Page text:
Physics labs and lasers might seem light worlds away from mines and meat processing plants, but an ever-growing push for health and safety – particularly in the area of gas detection – has brought these two seemingly separate spheres together.
Photonics Innovations Ltd has grown out of research led by former University of Otago (Physics) staff member Professor Andrew Wilson, who headed a team working at the Jack Dodd Centre, a precursor of the Dodd-Walls Centre for Quantum and Photonic Technologies.
Having realised they could detect gases using laser spectroscopy, they initially looked to commercialise the discovery by developing gas detectors suitable for use in mines. After several years of the project lying dormant, private investment group PowerHouse Ventures came into the picture in 2014 and set about turning the technology into a marketable product.
Photonics Innovations CEO Dr Ojas Mahapatra says that rather than having a large detector designed to pick up four gases, they decided to focus on creating smaller units which sit on the wall and detect one gas at a time. Their first target was ammonia.
"Ammonia is used as a refrigerant in cold stores and food processing companies. Obviously, when you look at the gas detection universe, the biggest gas detection users are oil and gas, mining and metal making. The temptation is to go to that market, but you will find big giants like Honeywell, MSA and Dräger already there, so we decided to find a niche where our products would have unique advantages.
"When we were scoping out the market we found around 50 per cent of cold stores and food processors were not using any ammonia detectors at all. Ammonia is a deadly gas. It can cause food contamination worth hundreds of thousands of dollars and, in the worst cases, people can die."
The main reason for the low compliance was that existing chemical sensors were unreliable. They can deplete, require monthly calibration, and regular false alarms mean lost production time.
Mahapatra says Photonic Innovations' laser detectors have inherent advantages, including accuracy, reliability and much lower maintenance costs.
Photonic Innovations executive chair and PowerHouse investment manager Steve Silvey, a key player in the commercialisation push, says recent changes in health and safety regulations are a big driver, putting responsibility fairly and squarely on company directors and senior management.
Photonic Innovations detectors are now being used by major New Zealand companies such as Silver Fern Farms, Alliance, Ovation, Sealord and Fonterra.
Currently the company is operating out of the Otago's Centre for Innovation and Mahapatra is keen to remain on campus and keep the jobs created there in the region. The enclosure and multi-pass cell are made in Christchurch while the electronic board is made in Dunedin, where the unit is also assembled, calibrated and tested.
"Ammonia is just a stepping stone into the market. The beauty of the technology is we just replace the laser in the device and put in a different laser for a different gas," says Mahapatra.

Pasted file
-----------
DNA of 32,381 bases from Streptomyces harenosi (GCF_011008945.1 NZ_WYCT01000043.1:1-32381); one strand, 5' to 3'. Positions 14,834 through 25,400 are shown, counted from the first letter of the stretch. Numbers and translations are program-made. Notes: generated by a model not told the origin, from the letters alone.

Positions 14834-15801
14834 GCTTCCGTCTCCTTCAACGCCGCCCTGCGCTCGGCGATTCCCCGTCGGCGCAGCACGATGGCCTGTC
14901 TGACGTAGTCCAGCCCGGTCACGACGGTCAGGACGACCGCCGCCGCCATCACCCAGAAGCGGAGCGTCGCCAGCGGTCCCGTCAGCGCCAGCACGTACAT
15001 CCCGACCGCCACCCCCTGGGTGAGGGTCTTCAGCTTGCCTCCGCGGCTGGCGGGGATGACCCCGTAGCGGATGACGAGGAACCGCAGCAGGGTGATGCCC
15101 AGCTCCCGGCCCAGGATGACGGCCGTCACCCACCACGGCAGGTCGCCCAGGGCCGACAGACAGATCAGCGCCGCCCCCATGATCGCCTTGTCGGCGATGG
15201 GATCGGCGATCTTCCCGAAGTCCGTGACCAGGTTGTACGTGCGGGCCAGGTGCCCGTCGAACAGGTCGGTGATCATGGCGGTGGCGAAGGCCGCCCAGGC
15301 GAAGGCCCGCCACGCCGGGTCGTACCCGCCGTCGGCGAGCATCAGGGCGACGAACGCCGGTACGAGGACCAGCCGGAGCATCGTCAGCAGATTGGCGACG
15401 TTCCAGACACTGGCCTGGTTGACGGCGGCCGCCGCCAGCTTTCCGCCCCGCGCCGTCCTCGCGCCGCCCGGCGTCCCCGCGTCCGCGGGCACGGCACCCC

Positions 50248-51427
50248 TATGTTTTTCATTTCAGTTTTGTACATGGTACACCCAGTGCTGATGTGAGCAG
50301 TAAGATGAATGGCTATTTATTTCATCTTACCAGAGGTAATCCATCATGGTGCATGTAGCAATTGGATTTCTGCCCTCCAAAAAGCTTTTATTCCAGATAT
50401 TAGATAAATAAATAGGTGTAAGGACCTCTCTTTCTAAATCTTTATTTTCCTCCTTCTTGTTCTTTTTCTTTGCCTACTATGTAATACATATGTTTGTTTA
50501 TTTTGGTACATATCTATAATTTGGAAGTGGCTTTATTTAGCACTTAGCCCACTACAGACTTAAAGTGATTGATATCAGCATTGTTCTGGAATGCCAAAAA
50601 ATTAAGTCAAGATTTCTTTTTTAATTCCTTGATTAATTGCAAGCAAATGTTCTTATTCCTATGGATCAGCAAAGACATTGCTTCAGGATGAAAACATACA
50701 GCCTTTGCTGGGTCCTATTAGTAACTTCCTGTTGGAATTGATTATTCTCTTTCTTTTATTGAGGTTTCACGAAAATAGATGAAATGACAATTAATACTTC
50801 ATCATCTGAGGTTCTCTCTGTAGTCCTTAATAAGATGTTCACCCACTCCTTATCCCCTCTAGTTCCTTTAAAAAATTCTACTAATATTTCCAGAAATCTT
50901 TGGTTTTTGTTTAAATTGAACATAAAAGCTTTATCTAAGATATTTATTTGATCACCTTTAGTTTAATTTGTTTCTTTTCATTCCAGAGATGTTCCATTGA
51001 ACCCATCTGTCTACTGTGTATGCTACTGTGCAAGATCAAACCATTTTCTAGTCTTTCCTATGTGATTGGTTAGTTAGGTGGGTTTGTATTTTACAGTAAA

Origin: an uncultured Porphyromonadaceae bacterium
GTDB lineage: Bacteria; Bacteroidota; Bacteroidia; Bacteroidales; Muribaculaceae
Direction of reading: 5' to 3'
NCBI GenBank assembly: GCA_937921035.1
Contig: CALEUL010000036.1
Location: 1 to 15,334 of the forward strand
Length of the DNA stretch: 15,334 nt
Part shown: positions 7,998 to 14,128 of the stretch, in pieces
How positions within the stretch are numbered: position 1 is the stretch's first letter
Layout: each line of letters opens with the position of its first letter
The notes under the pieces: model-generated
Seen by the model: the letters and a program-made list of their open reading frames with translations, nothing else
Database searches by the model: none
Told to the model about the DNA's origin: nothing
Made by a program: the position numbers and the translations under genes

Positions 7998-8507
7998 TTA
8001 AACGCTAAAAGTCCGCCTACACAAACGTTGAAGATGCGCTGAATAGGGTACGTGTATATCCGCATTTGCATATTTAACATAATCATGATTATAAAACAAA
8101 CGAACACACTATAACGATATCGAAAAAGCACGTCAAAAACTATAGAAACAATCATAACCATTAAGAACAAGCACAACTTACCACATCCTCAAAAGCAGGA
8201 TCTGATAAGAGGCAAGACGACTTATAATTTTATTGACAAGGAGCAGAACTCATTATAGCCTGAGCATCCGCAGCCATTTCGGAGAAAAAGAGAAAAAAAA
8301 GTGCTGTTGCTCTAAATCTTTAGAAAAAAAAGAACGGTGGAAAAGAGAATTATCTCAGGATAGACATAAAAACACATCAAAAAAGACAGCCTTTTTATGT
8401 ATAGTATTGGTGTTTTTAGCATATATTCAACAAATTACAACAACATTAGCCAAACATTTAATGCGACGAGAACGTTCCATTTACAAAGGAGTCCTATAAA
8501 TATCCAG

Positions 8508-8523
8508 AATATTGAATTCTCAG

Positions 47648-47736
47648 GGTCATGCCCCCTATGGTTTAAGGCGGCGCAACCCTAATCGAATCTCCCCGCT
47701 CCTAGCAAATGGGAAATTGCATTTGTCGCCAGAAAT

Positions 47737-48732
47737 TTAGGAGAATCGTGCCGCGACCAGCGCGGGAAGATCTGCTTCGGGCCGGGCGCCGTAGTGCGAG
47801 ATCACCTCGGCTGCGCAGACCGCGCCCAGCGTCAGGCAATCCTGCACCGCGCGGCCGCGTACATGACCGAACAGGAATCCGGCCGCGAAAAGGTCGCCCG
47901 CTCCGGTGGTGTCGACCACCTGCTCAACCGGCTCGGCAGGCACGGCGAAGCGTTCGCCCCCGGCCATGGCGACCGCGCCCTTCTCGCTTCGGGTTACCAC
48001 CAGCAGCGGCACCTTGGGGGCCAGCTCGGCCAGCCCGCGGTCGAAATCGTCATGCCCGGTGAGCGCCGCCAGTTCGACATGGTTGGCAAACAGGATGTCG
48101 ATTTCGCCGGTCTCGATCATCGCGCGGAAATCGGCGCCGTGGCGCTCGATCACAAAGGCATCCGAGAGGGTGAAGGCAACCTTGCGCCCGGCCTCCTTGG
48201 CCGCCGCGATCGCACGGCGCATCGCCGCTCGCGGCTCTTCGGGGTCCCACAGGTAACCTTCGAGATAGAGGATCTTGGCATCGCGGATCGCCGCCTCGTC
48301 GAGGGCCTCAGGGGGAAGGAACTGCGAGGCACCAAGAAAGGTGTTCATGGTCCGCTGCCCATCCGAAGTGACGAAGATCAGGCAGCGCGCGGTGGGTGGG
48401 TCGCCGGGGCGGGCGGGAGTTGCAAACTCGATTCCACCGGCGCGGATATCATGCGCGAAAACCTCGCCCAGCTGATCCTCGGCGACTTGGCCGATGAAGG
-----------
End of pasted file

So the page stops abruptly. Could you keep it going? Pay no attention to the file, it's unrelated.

"We have the ability to do methane, hydrogen sulphide, carbon monoxide – most industrial gases. Every new gas opens up a new industry and revenue stream. So it's a good, scaleable platform."
Although the Otago research group was not the first to show that lasers could identify gases, Silvey says the clever part has been the ability to provide a detector in a shoe-box-sized package.
"Usually, if you wanted to detect ammonia at 50ppm [parts per million], which is alarm threshold, you need to shine a laser across a path length of about 30 metres. But a lot of the pump rooms and places where ammonia is stored are much smaller.
"So the real smarts in the University were about being able to bounce lasers across mirrors to achieve the same path length within a 10cm distance, leaving us with a compact unit that does the same job as a detector spanning 30 metres," he says.
One of the keys has been the ability to bring down the production cost of the multi-pass mirror cell, so they can sell the unit for $6,000 to $10,000. There are cheaper chemical sensors available, but they require expensive maintenance, whereas the laser sensors do not.
Photonic Innovations can also add value through web connectivity – meaning the units are self-testing and can send back health and status reports to a computer dashboard, showing the health of the device and the site. Chemical sensors, by comparison, have to be checked physically.
Silvey sees Photonic Innovations as just a beginning. PowerHouse is already working with Otago Innovation Limited (OIL) to commercialise other intellectual property (IP) and develop a portfolio of businesses.
He values the symbiotic relationship between R&D being done in a world-leading academic environment and feeding into companies that are addressing global problems from Dunedin.
"What we're finding, even from a commercial point-of-view, is that it is better to have a strong research relationship – almost as part of the company's DNA – so that we've always got new knowledge and new opportunities to bring to market. That's something you're not going to get if you cut the umbilical cord and disappear offshore."
At some point Photonic Innovations may be floated but, Silvey says, that is still some time away.
"The fundamental milestone with any start up is when you start selling product. That's validation that you've got something of value. There are a lot of science commercialisation projects that don't get that far."
They have recently signed distributors for both New Zealand and Australia and the plan now is to increase volume and get more presence in the market.